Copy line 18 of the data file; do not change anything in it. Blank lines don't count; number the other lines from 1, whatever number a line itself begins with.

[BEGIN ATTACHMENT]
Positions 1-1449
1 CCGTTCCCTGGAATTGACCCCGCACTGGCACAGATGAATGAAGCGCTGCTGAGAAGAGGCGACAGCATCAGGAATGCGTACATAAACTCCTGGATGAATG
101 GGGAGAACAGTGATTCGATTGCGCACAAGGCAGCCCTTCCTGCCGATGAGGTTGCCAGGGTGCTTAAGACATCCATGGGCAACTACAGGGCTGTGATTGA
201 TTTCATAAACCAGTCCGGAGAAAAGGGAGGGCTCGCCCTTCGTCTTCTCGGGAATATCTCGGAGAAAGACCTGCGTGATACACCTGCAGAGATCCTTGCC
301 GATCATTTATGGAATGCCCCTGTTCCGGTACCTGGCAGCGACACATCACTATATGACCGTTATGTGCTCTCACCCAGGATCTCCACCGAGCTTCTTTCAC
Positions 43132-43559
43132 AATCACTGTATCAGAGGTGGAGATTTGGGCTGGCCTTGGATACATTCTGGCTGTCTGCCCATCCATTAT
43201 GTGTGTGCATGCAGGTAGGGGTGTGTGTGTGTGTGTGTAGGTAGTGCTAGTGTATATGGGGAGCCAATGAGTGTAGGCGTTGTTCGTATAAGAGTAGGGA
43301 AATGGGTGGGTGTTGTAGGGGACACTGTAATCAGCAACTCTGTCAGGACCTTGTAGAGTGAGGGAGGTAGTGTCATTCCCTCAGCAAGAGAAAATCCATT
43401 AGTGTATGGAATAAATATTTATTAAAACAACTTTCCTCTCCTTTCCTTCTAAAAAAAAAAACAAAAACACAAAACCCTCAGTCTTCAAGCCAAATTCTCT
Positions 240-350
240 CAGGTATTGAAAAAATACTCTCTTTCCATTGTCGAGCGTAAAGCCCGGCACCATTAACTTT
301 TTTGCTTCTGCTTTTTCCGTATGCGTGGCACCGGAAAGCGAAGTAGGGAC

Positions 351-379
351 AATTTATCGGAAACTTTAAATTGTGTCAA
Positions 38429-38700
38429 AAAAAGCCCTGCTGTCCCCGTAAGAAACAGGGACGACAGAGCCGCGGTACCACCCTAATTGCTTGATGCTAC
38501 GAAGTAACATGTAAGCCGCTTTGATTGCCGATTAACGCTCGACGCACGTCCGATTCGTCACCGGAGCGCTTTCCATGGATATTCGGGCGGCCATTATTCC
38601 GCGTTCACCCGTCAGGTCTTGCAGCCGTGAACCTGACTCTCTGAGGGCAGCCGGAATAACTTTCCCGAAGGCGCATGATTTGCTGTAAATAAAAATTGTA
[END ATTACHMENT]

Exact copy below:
38501 GAAGTAACATGTAAGCCGCTTTGATTGCCGATTAACGCTCGACGCACGTCCGATTCGTCACCGGAGCGCTTTCCATGGATATTCGGGCGGCCATTATTCC